"In a challenging disease like cancer, where ground-breaking advances are often made in minor increments, this study represents a major step forward for patients," said Dr. Norton.
This trial was a phase-III adjuvant study headed by the CALGB and was designed to compare doxorubicin plus cyclophosphamide to these two drugs followed by TAXOL in women with breast cancer involving the lymph nodes under the arm. Sequential use was based on a mathematical analysis of breast cancer biology. Involvement of the lymph nodes indicates the cancer has begun to metastasize or spread. The trial involved more than 3,000 women and is the largest study ever completed with TAXOL. Other cancer cooperative study groups involved in this study were the Eastern Cooperative Oncology Group, the Southwest Oncology Group and the North Central Cancer Treatment Group, which are all sponsored and supported by the National Cancer Institute. In all, several hundred institutions participated in this study.
"These new data further the importance of screening and early breast cancer detection through consistent self-examination by all adult women. The more women we diagnose early, the more women will benefit from this important new treatment advance," said Dr. Henderson.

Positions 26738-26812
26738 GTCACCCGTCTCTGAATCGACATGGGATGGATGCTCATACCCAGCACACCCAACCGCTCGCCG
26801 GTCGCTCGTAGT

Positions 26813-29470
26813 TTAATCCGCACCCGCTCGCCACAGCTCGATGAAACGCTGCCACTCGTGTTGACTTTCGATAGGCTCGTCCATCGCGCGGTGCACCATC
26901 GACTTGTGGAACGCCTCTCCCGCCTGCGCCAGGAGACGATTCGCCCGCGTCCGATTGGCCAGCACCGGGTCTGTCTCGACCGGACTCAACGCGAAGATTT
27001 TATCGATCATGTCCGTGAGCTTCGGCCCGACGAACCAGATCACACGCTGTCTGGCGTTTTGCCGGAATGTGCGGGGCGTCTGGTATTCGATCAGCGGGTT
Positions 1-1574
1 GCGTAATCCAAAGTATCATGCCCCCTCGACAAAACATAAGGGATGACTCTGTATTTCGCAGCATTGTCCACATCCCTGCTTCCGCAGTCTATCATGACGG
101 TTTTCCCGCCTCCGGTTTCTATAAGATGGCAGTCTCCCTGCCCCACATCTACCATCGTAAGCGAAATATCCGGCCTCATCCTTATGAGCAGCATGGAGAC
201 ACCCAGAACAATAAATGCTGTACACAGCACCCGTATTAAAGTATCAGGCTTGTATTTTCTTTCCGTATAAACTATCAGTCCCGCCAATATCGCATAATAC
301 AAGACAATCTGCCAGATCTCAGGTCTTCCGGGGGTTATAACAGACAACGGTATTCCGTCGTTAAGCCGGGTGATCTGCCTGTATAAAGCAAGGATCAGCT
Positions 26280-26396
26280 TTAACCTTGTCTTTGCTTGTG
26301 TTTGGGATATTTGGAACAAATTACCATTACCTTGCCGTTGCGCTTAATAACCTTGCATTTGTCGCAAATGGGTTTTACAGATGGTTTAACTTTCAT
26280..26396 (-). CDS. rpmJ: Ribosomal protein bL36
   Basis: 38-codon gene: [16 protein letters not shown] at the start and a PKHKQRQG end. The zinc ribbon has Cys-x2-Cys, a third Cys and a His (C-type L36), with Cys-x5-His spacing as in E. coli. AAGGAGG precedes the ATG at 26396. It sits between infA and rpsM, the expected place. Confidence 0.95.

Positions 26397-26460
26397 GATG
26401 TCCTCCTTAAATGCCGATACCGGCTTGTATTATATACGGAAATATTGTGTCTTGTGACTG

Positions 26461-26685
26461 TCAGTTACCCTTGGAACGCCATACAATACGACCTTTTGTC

The CALGB is a national cooperative research group, headquartered in Chicago and sponsored by the National Cancer Institute. The CALGB was founded in 1955 with a goal of bringing together clinical oncologists and laboratory investigators to develop better treatments for cancer. Since then the CALGB has grown into a national network of 31 university medical centers, more than 200 community hospitals and more than 3,000 physicians who collaborate in clinical studies aimed at reducing the morbidity and mortality from cancer and developing new strategies for early detection and prevention of cancer. CALGB research is focused on six major disease areas: leukemia, lymphoma, breast cancer, lung cancer, gastrointestinal malignancies and prostate cancer. The most current study with TAXOL in adjuvant breast cancer is but the latest in the many advances in cancer care made by the CALGB.